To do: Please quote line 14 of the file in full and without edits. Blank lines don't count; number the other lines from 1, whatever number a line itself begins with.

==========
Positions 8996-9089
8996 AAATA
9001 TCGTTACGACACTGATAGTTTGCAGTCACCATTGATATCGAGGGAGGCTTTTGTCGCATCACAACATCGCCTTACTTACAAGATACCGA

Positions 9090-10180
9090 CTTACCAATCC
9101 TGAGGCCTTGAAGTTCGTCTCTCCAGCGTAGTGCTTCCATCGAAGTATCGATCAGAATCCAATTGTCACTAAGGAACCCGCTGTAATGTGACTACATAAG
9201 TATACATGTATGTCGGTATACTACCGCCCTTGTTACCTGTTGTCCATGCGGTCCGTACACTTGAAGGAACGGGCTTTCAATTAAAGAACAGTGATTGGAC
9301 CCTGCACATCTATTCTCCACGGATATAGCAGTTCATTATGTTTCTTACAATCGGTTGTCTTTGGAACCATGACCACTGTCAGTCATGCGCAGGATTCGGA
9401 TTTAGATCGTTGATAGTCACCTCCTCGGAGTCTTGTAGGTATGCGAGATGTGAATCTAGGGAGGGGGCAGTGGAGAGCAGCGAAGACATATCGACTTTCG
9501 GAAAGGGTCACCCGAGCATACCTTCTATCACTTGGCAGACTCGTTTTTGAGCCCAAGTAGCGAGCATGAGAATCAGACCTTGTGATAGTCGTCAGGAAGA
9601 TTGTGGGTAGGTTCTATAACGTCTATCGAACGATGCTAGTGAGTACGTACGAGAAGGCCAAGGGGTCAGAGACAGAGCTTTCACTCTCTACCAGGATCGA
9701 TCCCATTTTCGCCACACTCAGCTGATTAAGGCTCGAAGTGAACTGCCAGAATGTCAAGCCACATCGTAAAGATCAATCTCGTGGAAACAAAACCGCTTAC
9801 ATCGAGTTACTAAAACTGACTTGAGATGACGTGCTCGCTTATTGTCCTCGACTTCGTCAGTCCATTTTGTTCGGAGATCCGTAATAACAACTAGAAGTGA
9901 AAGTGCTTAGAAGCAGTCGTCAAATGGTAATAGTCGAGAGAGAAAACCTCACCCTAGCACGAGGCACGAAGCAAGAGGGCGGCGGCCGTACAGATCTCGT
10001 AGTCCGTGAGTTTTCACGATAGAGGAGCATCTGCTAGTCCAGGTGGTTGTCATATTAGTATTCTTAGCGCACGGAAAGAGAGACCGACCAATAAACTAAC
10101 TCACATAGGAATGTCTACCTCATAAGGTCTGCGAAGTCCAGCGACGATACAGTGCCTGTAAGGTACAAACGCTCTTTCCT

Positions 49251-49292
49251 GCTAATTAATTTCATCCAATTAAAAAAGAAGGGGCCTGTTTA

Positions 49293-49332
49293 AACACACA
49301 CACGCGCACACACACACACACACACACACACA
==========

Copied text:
9901 AAGTGCTTAGAAGCAGTCGTCAAATGGTAATAGTCGAGAGAGAAAACCTCACCCTAGCACGAGGCACGAAGCAAGAGGGCGGCGGCCGTACAGATCTCGT